Courses on Africa that I have taken since this class have been disappointing. They are great models of how not to teach a DAAS course. So for future reference, please take note.

If you are going to teach a DAAS course:

1) DO NOT tokenize the African students in the course and expect them to be the representative of the entire continent and the unanimous African voice.

2) DO NOT look me in the eye as you say “not to offend Africans, but____.” 9 times out of 10 what you are going to say WILL offend Africans and will probably be racist.

3) DO NOT tell me that because I have darker skin I don't have to worry about sunscreen or sunblock. I am well aware that due to my non recessive traits and wonderfully melanated skin, “I’m way too Black to burn from sun rays,” however I too can get skin cancer.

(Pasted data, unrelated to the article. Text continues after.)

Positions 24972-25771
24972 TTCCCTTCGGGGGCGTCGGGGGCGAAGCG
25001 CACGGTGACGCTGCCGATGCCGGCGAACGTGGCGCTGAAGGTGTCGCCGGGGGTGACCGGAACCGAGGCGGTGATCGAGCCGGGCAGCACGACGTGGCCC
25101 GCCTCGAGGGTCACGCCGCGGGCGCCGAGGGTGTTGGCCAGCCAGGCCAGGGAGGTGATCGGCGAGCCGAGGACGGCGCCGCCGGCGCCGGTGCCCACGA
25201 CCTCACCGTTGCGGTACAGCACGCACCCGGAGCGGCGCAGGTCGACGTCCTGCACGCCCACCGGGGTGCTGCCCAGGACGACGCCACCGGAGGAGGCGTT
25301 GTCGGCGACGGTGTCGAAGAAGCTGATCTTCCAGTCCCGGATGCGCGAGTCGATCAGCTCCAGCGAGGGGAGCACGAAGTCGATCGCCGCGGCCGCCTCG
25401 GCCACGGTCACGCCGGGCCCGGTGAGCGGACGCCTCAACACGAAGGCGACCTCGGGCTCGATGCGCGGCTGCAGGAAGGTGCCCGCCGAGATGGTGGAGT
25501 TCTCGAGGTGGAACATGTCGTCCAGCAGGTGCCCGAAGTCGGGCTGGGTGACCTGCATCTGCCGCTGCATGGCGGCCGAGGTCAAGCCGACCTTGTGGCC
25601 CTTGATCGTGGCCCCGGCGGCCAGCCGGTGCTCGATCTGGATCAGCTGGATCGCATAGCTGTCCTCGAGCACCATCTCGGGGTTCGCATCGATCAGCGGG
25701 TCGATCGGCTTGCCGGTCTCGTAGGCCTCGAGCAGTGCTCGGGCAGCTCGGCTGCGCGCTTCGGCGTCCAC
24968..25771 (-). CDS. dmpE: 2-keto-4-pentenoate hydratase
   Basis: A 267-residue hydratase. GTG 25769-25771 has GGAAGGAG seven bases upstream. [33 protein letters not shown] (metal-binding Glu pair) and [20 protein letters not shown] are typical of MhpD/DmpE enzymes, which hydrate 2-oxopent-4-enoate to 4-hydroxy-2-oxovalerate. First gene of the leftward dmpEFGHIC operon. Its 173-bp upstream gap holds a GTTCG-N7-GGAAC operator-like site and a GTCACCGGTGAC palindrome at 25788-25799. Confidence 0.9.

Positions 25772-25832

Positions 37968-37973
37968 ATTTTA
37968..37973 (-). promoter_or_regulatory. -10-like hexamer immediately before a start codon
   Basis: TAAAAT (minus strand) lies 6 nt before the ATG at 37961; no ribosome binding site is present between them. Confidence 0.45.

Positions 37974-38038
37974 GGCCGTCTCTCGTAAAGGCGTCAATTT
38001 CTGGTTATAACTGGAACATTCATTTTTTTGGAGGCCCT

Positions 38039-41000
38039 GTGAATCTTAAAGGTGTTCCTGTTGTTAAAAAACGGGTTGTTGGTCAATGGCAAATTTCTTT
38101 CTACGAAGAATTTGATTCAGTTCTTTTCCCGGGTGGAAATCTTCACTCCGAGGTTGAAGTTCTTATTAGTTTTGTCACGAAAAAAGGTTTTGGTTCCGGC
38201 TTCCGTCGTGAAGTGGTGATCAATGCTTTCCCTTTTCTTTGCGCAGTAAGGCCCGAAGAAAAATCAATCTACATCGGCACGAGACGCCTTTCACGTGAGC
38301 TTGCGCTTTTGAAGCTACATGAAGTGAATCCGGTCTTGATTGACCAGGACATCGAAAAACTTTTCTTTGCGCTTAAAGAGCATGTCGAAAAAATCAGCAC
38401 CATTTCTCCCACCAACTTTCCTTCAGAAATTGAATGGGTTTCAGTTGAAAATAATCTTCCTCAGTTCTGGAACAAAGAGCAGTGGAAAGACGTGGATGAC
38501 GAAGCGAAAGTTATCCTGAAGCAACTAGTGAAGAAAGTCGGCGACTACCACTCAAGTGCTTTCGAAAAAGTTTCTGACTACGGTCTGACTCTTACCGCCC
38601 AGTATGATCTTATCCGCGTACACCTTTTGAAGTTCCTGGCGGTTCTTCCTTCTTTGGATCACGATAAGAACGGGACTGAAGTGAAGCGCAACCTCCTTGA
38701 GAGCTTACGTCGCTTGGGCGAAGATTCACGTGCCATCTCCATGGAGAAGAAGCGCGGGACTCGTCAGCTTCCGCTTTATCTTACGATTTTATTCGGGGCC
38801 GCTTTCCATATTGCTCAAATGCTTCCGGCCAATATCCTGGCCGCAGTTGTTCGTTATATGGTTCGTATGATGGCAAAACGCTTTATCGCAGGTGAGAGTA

4) DO NOT show stereotypical videos of sick African children in unkempt environments. While some of these situations are true, you must understand that this is Africa's dominant narrative and it leaves students, like myself, feeling isolated and having to defend ourselves when you give no context to the video and generalize it as just being Africa. This may be a confusing point for some who lack the empathy to understand what I am saying. So here are a few clips about the danger of a single story and an African NGO that will hopefully help you understand.

5) DO NOT suggest that bake sales by the Mason Hall Posting Wall will “save Africa.” I’m sure an explanation here is not needed, because as University of Michigan students and faculty, I have some faith that you can think critically as to why there is just not enough brownie mix and cupcakes for you and your student organization to single-handedly “save” a continent. Just refer back to “movements” such as KONY.

6) DO NOT validate genocide as a modest repercussion of colonialism.